We return now to the anaphora.

The Anaphora Again

On the surface of it, the anaphora would seem to refer to the stock standard definition of a word—namely, its 'necessary and sufficient features'—while the bridging inference would seem to stray into 'meanings around the edges'. That is to say, on the surface of it the anaphora has more to do with the denotative meaning of a word, while the bridging inference has more to do with its connotative meaning.

Yet does this hold true?

If it does not, then there may be many more inferences in our language than we have supposed. Or to put it another way: the features of our definitions of words may not be as 'necessary' or 'sufficient' as they seem.

By way of experiment, consider what happens when one converts some of the bridging inferences above to anaphoras: 'Aristotle owned a house. It had bad karma,' or: 'Aristotle owned a house. It had sagging ceilings.'

At first glance, there may seem to be no inferences here: the anaphora 'It' would seem, in each case, to refer back to the house. However, it becomes clear that one is dealing with inferences as soon as one tries some false ones. For example: 'Aristotle owned a house. It had a broken crank shaft,' or: 'Aristotle owned a house. It was preserved with vinegar.'

What we see here is that the anaphora has to be compatible with various inferences which relate to a house. It is a precondition for the anaphora to work.

In fact we might go so far as to say that the English language depends on innumerable inferences. Both the bridging inference and the anaphora reveal that we make inferences which exceed the definition of a word—and with that, 'play old Harry' with the notion of the denotative meaning of the word.

'Every utterance, no matter how laboured,' said philosopher and linguist Max Black, 'trails clouds of implication' 6.

For what reason, then, might the bridging inference and the anaphora instantly be understood—where they have nothing to do with the definition of a thing?

Here follow some broad suggestions:

The Definition of a Definition

An answer to the puzzle may lie in what we have already seen, although it might seem alien to our analytical thinking today:

If there is any apparent relation between two things—between a house, say, and the plumbing—or between a house and its karma—then these will inevitably have something to do with each other's definition. If there is no apparent relation—between a house and a crank shaft, say, or a house and its preservative—then these will have nothing to do with each other's definition.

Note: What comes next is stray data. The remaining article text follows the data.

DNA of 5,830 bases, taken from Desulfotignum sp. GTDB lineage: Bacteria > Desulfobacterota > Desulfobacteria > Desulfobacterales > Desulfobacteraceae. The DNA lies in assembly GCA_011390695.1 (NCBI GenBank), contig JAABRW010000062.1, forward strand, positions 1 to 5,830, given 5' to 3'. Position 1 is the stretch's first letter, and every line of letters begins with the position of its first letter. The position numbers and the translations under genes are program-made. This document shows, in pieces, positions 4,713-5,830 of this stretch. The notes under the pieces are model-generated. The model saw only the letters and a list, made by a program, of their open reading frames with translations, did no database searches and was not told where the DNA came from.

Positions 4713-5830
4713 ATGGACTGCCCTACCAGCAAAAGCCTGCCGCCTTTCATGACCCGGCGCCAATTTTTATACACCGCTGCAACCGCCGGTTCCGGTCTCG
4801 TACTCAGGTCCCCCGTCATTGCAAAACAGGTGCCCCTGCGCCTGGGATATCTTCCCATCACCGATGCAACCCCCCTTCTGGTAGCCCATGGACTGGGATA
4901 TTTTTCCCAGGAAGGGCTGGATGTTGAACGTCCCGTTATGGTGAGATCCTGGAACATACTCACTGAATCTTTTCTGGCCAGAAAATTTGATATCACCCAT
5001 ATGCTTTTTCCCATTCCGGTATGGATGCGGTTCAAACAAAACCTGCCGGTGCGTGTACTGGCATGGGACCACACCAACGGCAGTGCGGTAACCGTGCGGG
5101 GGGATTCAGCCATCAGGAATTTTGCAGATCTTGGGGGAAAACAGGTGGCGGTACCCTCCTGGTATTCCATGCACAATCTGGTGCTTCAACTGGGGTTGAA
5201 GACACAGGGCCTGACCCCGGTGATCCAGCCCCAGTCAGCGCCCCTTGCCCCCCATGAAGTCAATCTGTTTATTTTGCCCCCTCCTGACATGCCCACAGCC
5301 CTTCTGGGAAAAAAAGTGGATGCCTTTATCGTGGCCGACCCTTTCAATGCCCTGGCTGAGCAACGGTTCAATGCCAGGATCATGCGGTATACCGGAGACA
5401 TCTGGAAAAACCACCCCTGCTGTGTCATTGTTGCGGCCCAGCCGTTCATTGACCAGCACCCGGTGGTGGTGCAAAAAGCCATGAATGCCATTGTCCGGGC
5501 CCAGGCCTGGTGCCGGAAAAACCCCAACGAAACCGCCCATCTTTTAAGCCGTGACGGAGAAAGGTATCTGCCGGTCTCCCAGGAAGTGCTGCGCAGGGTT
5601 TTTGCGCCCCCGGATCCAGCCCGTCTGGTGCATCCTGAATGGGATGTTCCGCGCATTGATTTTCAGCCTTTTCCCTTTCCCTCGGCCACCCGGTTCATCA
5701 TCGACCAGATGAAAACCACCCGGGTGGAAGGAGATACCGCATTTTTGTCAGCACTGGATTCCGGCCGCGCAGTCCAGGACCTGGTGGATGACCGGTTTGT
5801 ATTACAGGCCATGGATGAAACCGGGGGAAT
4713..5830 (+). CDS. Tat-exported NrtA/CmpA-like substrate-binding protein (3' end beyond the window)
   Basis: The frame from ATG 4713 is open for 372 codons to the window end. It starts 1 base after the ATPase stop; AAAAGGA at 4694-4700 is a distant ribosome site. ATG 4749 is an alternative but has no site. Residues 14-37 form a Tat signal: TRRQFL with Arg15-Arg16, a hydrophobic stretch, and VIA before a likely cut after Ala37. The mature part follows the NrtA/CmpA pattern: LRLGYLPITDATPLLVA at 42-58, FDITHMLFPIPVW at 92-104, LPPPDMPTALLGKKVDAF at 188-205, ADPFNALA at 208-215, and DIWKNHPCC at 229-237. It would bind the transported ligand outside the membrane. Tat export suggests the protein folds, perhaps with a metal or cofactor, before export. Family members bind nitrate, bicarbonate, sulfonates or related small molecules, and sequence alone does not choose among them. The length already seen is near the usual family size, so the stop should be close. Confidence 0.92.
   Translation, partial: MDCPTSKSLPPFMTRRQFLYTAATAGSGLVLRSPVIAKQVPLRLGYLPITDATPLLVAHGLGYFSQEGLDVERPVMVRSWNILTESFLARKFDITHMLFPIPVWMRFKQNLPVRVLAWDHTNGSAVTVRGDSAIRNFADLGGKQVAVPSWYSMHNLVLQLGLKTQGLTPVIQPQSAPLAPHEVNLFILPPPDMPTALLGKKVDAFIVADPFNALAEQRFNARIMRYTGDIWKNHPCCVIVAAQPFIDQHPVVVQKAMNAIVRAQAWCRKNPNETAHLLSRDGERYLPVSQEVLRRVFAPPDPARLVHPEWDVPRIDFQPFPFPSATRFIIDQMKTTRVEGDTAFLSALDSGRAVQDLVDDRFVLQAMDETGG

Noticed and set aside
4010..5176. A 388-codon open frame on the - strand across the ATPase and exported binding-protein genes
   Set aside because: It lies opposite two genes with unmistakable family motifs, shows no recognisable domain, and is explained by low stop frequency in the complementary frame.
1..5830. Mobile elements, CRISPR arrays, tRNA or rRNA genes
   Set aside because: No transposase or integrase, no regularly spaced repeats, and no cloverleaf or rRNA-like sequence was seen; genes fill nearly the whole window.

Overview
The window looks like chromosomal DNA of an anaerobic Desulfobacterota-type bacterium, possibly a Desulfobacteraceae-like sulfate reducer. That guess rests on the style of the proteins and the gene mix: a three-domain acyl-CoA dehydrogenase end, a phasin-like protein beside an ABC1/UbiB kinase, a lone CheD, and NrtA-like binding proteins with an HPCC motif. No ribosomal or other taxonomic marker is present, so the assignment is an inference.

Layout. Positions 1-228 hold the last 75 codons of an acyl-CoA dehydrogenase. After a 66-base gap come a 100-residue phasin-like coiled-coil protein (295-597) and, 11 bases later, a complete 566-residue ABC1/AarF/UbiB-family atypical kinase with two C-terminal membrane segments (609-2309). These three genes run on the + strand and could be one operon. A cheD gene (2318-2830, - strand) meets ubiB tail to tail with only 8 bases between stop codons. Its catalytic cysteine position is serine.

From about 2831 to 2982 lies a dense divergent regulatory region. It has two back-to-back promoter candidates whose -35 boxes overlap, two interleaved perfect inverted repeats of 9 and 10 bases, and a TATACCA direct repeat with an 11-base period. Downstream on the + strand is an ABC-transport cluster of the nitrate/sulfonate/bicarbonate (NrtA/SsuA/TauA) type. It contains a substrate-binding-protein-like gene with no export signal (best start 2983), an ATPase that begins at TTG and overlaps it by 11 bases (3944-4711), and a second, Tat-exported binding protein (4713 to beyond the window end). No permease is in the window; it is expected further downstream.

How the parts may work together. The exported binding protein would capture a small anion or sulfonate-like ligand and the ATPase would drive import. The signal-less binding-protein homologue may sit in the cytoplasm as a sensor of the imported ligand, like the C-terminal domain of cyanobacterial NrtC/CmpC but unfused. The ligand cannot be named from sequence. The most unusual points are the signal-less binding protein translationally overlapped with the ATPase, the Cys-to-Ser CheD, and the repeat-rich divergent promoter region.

This has an important corollary.

It has to mean that the definitions of words are relational, not analytic: definitions are not first about features, they are about relations—and there may be a great many relations.

In fact it was Aristotle who first suggested that definitions are not features 'piled in a heap', but that they are 'disposed in a certain way' 7. That is, their features stand in a certain relationship with one another—as many as these may be.

Now if linguistics is a descriptive endeavour, not prescriptive—if it is about 'how people actually speak or write' 8—then what shall we do with the customary definition of a definition?

If definitions are relational, not analytic—then it may be suggested, on the basis of the way that we use words today, that the (post)modern era has gone vastly astray. Is it not our dissection of reality—rather than our being able to see its relatedness—that has led to environmental degradation, social disintegration, and a host of other ills?

The analytical view of the world should be compensated by a relational one. This may begin with the way that we see language. Or to put it another way: the way that we see language today may shape the entire society in which we live.

Matters arising - and some notes

The Question

Let us pause, to pose the question(s):

  • What is a definition—in light of the bridging inference in particular?  
  • What is it that denotation denotes?
  • And if a word is to be seen in relational terms, then how does one define it?


This post was written by Thomas Scarborough for PI Alpha, February 2014.
  • 1 Wilhelm Kamlah and Paul Lorenzen. Logical Propaedeutic, p. 65, 1984.
  • 2 John Taylor. Linguistic Categorization, p. 23, 1995.
  • 3 James Hurford and Brendan Heasley. Semantics, p. 90, 1990.
  • 4 Simon Botley and Tony McEnery. Corpus-Based and Computational Approaches to Discourse Anaphora, p. 3, 2000.
  • 5 Alan Garnham. Psycholingusitics, p. 156, 1985.
  • 6 Max Black. The Labyrinth of Language, p. 137, 1968.
  • 7 Aristotle. The Metaphysics, Book VII, 11.
  • 8 David Crystal. Linguistics, p. 595, 1999.

1 comment:

  1. "How is a definition defined?"

    Very elegantly put, Doctor Scarborough...